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strongly constructed, to be defended from the
constant concussions against the lock-gates,
and the constant wear and tear caused by
friction against the lock-walls. At the stern
of the boat is the smallest conceivable cabin,
in which the four mencaptain and crew
contrive to sleep, to live, and to cook. It
runs up shelvingly from the sides of the
boat to nearly the height of the tarpaulin's
back-bone; and is covered with a flat deck;
making it like a box. As you stand up in the
little cabin doorwaywhich runs in a short
distance, leaving part of this deck on each side
of youyou can place your elbows comfortably
upon the top, or drop a coal down into
the cabin-fire through the chimney, which
rises to the height of two feet, close to the
left side of your nose. Between the cabin-
door, and the small, raised fan-shaped
platform, upon which stand the steersman and
the tiller, there is a little passage, across the
boat, so narrow that it looks like a plank
ribbon. This completes the size and outline
of the Stourport, Captain Randle, which, in
every important respect, is a model of its
sister fly-boats. Seen at some little distance,
from a bridge, as they glide slowly and silently
along the waters, these boats look very like
the pictures of attenuated hippopotami floating
down the African rivers.

We glide and bump, and bump and glide
away from the lofty, hollow, buildings of the
company, amidst the sound of echoing men's
voices, and the splashing of poles in the water;
slowly past the wharves, and factories, and
tile and whitening stores that line the sides
of the basin; plenty of time being allowed
for observation, as our pace is very slowas
it will be all through the journey; for
we have gone at one bound a century back
in the history of conveyance, and must be
satisfied with an uniform and almost
imperceptible rate of from two to two and a half
miles an hour. Our progress is the result of the
poling of the two boatmen who stand on the
top of the tarpaulin structure; upon the ridge
of the boards which continually oscillate over
the water. Herewith a pole several yards
long, and of the thickness of a child's arm,
with a hook and spike at the end, which is
planted in the bed of the canal, and with the
other end fixed under the armthe boatman
leans over the water at a very dangerous angle,
and impels the Stourport with its precious
cargo, by a strong muscular walking-pressure
of the feet upon the tarpaulin's backbone.

About one o'clock in the morning we
reached the Islington tunnel, and here we
are enlightened as to another process of
barge propulsion, called legging. A couple
of strong thick boards, very like in shape to
tailors' sleeve-boards, but twice the size, are
hooked on to places formed on each side of
the barge, near the head, from which they
project like two raised oars. On these two
narrow, insecure platforms, the two venturesome
boatmen lie on their backs, holding on
by grasping the board underneath, and with
their legs, up to the waist, hanging over the
water. A lantern, placed at the head of the
barge, serves to light the operation which
consists in moving the Stourport through
the black tunnel, by a measured side-step
against the slimy, glistening walls; the
right foot is first planted in a half-slanting
direction, and the left foot is constantly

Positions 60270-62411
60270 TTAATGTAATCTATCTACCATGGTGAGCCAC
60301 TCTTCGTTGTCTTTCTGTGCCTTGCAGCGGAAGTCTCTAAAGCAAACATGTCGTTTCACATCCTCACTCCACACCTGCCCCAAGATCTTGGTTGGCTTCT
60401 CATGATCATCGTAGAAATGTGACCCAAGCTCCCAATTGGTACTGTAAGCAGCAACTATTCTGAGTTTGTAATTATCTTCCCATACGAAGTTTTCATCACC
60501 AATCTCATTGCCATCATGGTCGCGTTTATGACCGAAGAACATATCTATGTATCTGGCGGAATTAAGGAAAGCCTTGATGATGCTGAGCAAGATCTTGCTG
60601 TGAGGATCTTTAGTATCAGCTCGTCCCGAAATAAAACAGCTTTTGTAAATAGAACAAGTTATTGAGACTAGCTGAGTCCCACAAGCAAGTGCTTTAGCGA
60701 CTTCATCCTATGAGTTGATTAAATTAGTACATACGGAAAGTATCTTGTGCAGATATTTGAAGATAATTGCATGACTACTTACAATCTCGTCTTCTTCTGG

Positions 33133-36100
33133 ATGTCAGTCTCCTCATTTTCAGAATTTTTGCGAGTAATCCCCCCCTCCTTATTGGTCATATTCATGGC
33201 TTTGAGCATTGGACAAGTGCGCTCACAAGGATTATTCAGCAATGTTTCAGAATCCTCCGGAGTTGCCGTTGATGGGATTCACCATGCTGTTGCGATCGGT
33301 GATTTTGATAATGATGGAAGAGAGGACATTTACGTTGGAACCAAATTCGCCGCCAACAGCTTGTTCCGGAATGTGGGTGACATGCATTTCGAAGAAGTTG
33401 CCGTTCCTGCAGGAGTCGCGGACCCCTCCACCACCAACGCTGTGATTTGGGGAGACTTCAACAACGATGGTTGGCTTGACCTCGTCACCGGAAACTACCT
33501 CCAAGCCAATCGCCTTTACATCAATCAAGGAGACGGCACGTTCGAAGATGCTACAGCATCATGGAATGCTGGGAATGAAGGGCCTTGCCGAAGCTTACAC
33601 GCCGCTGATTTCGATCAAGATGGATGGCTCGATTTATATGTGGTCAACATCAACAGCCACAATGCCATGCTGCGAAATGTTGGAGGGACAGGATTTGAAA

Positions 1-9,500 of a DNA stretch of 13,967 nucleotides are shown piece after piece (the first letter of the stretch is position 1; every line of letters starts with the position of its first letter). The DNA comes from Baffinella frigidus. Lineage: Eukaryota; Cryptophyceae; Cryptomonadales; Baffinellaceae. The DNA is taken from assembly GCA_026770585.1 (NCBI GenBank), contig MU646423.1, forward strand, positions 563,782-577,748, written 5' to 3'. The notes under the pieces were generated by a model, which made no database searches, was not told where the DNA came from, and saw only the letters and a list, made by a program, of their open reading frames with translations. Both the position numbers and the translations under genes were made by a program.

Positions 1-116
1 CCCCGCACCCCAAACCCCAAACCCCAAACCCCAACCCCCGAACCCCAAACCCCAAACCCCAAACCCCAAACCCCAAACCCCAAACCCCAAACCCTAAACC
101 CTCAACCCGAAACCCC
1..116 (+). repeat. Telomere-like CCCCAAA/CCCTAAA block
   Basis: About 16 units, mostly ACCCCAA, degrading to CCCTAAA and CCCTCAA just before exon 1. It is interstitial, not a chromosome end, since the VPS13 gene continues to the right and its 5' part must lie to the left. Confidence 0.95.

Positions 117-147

brought over with a sweep to take the
vacated place, until the right can recover its
footing; like the operation known as "hands
over" by young ladies who play upon the
piano in a showy and gymnastic manner.
The Stourport, steered by its commander,
Captain Randle, walks through the tunnel in
the dead of the night, by the aid of its four
stout legs, and its four heavily hob-nailed
boots, that make a full echoing sound upon
the walls like the measured clapping of
hands, but disturb not the sleeping inmates
of houses and kitchens under which they pass;
many of whom, perhaps, are utterly ignorant
of the black and barge-loaded Styx that flows
beneath them.

We emerge from the tunnel, at last, and
tackle to our horse. Our progress is then
slow and steady, between the silent houses
of Camden Town; past the anything but
silent railway carrying establishment of the
Messrs. Pickford; round the outskirts of
the Regent's Park; under the overhanging
trees of the Zoological Gardens; and through
Saint John's Wood, to the termination of
the Regent's Canal, and the commencement
of the Grand Junction Canal, near the
Harrow Road, at Paddington. About this
time my friend and companion, Cuddy, who
is remarkable for an appetite that requires
satisfying at the most extraordinary times
and seasons, could be restrained no longer
from attacking the great meat-pie. A large
watchman's lantern was handed down the
hold; and, by its rather dim light, at
exactly two A.M., the frugal meal began. The
picture formed was of a mixed character;
the pie, a bottle, and the grouping being
suggestive of Teniers, while the lantern light,
and its effects, were decidedly Rembrandtish.
The picture struck the astonished gaze of a
Paddington lock-keeper, who had been man
and boy at that lock for five-and-twenty
years, and who had never seen anything like
it in the hold of a fly-bargealways devoted
to bales, boxes, and casksduring the whole
course of his long experience. He gazed in
silence, and went away while the lock was
filling with water, only to return, and to
indulge in another gaze. No one connected
with the boat volunteered to enlighten him
as to the cause of the very unusual spectacle;
and, after a time which the junction of two
locks allowed him for rumination, he came
up to the side of the boat, close to the opening
in the tarpaulin, and delivered himself
of a few words to myself and Cuddy. It

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